California Educator

August/September 2020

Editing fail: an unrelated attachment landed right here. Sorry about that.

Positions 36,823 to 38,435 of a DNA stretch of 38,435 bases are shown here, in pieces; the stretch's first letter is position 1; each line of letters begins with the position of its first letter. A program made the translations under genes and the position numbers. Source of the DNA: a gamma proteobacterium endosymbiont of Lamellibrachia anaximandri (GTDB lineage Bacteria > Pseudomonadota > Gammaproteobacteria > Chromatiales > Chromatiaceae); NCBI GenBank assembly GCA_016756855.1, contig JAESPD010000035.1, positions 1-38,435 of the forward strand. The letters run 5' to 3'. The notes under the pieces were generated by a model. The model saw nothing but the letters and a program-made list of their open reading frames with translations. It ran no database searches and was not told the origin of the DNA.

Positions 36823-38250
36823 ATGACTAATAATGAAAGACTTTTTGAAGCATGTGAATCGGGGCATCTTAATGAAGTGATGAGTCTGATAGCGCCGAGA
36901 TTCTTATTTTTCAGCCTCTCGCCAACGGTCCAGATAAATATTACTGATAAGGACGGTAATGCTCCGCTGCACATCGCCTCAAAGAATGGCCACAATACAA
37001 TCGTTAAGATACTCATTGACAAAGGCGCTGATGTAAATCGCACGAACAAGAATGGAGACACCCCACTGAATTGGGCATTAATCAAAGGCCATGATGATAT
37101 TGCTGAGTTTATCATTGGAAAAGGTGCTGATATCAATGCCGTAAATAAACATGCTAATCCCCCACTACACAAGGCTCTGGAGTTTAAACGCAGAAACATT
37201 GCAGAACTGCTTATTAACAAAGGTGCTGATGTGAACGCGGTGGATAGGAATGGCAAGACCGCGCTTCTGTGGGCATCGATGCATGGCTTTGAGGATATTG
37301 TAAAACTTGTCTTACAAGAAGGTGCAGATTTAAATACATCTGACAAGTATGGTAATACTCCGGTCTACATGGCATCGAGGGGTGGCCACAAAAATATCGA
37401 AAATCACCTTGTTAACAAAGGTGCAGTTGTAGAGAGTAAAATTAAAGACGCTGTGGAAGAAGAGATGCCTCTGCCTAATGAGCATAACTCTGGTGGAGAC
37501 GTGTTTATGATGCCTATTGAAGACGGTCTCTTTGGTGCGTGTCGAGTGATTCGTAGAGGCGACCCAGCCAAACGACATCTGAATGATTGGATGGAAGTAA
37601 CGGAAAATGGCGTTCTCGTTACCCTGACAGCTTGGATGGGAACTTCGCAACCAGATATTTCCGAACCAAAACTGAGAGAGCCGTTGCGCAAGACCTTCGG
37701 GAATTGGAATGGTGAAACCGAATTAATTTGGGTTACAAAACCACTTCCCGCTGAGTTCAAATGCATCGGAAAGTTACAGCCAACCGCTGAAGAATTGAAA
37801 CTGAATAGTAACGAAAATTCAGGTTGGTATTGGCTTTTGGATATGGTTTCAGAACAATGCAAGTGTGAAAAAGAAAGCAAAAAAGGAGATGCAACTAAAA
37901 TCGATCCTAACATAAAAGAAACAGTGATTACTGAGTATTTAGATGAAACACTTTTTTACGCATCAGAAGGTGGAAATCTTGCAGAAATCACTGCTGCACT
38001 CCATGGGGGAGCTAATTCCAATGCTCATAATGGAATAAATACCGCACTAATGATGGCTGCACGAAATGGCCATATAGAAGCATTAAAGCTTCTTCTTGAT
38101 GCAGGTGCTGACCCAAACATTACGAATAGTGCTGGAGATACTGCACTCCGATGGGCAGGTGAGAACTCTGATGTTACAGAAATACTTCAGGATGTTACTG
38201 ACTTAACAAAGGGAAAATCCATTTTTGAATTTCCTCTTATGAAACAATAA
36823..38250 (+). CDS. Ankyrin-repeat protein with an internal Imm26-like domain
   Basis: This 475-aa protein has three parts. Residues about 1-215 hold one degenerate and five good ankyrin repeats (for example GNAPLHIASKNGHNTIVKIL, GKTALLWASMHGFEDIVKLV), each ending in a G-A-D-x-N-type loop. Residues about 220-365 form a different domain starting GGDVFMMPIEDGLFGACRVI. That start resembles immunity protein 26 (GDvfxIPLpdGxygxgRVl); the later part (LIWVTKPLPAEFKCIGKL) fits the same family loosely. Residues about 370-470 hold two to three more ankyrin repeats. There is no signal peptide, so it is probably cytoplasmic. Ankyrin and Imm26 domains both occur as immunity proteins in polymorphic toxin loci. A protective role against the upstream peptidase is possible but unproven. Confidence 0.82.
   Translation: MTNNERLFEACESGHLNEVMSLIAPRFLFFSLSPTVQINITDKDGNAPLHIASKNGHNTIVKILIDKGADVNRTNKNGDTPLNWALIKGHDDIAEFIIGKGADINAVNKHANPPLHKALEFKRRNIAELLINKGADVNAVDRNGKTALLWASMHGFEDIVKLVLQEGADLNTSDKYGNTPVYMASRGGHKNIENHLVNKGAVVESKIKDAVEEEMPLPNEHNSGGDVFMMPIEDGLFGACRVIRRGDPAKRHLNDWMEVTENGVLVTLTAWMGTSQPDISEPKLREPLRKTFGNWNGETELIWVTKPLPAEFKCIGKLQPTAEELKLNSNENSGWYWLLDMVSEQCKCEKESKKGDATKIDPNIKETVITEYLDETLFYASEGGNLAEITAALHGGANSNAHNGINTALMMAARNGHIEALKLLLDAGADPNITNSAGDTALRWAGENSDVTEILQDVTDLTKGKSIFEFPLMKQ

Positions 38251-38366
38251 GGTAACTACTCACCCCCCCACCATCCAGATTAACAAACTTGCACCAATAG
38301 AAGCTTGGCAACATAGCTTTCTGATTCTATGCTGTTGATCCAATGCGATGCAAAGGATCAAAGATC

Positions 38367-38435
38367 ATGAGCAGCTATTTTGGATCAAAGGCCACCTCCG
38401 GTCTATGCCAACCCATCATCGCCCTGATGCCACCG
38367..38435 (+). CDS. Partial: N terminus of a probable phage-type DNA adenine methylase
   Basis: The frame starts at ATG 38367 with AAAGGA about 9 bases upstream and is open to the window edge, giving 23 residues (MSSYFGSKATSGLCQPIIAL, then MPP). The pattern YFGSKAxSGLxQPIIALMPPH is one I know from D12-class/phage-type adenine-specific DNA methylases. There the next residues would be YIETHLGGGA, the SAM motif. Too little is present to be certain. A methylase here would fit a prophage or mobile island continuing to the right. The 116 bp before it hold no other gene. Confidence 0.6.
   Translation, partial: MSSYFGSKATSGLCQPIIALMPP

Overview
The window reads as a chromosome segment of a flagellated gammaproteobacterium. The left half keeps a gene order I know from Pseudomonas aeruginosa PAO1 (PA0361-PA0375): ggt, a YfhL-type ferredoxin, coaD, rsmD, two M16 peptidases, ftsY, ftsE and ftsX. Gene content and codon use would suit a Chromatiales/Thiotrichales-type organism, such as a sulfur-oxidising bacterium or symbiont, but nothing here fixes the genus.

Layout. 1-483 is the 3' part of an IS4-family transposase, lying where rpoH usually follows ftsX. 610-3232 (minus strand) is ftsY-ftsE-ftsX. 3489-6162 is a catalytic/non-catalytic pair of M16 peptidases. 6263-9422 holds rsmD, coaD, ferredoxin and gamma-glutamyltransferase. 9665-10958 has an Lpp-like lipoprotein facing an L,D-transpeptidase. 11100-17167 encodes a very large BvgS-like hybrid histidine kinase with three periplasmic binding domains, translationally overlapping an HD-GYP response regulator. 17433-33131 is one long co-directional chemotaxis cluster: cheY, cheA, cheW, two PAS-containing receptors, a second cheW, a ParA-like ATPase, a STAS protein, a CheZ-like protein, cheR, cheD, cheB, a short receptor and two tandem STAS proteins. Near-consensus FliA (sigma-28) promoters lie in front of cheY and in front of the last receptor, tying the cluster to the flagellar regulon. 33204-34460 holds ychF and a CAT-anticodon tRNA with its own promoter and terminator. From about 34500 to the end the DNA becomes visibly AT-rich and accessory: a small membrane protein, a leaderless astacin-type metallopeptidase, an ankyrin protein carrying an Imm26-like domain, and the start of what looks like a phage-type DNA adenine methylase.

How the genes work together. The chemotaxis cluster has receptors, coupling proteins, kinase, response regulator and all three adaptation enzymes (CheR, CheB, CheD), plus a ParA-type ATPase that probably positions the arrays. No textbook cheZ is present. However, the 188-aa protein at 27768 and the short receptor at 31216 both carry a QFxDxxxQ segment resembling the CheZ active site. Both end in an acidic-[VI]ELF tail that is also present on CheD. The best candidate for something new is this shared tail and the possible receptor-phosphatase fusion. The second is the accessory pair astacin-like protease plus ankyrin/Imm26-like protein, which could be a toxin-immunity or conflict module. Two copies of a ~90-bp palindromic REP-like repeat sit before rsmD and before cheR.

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subject matter, but also to identify any obstacles that may be preventing them from being able to fully participate. Importantly, the researchers noted that the instructors "emphasized their use of data for continuous improvement" as well as their use of surveys as a "helpful feedback tool, and the usefulness of such data for immediate and remedial action, unlike the end-of-semester data." You don't have to build your own sur- vey to gather this kind of data. Here are a few examples that cover technology access, student participation, and ways to support students during the pandemic: • e Making Caring Common Project at Harvard University has a five-ques- t i o n C O V I D - 1 9 C h e c k- i n S u r v e y focused on student wellness. • E d u C a u s e , a t e c h n o l o g y - f o c u s e d nonprofit, has a longer sur vey on the transition to remote learning. It's geared toward higher ed but can be adapted for K-12 schools. • In May, the Hawaii Department of Education administered a 29-ques- tion survey — and published results with insight into what supports stu- dents need. • Th e C e n t e r o n R e i nv e n t i n g P u b - lic Education at th e University of Washington, Bothell, analyzed seven national K-12 student sur veys and identified key areas, from student concern about falling behind to "dis- tractions, lack of motivation, and lack of social connections" as major chal- lenges to online learning. Reviewing these surveys, I've identi- fied a set of questions that are commonly asked (see sidebar). It may help to clearly identify that the purpose of the survey is to collect feed- back on how well students are able to participate in online learning so that they understand that they won't be graded or suffer consequences if they point out any problems. Questions around technology access should be asked regularly, to ensure that any issues a r e q u i c k l y a d d r e s s e d . A s k t h e broader questions, such as those around voice and participation, early enough in the school year — within the first month or two — to be able to help any students who may be fall- ing through the cracks. Survey tools For real-time feedback while on a video conference (like Zoom), you can do a quick ch eck-in to see if students have any questions or prob- lems. A handy feature is nonverbal feedback. It lets participants display an icon — such as "raise hand" or "thumbs up" — next to their name. Before y ou l aunch into a lesson , you can ask your students to give a thumbs up if they 're ready to start, letting you quickly gauge if they need more time to get their audio set up or log in to the learning management system (LMS), for example. Turning to formative assessment of content, Laura omas, who directs the Antioch University New England Center for School Renewal, suggests using tools like Padlet or Google Forms to create exit slips to quickly collect student feedback at the end of class. A low-stakes approach ke e p s th e w o rkl o a d m a n a ge a b l e f o r teachers while giving concise, actionable feedback that can identify which students need extra support. If you're working within an LMS, Sarah Schroeder, an instructional designer and professor at the University of Cincinnati, recommends using built-in tools like discussion boards to field questions. Apps like Edpuzzle, Pear Deck and See- saw can integrate seamlessly into most LMSs, making it easier to collect feedback within a lesson — a key consideration that puts students' learning experiences front and center. "Flipgrid is a fantastic oral communica- tion application that is easy to use," writes high school English teacher Kyleen Gray. e popular video-sharing platform lets teachers pose a prompt that students can respond to through a short video — mak- ing it a valuable tool to collect feedback in an informal, interactive way. Research suggests that Flipgrid can boost students' feelings of connectedness in an online classroom, increasing their willingness to ask for help. is story originally appeared on Read the virtual room and collect feedback to gauge how well students understand the subject matter, and to identify obstacles preventing their full participation. Ask Your Students Y O U C A N I D E N T I F Y what's working or not for students in a virtual class- room by posing a few questions. These can be part of a larger survey to get a sense of how students are doing and whether they are learning what you expect them to learn. • How comfortable do you feel using technology for our virtual classroom? (You can use a Likert scale here, with a score of 1 being "not at all comfortable" and a 5 being "very comfortable.") • Have you encountered any technical issues, such as not being able to connect to the internet or not being able to hear me or other students talking? • Are assignments clear? Are you able to access them? • Are you having any trouble finding assignments, links to articles, or other documents online? Is the virtual space well organized? • Do you feel like your voice is heard? • Do you feel like you belong in our virtual classroom? • What can I do to improve our online classroom? 55 A U G U S T / S E P T E M B E R 2 0 2 0

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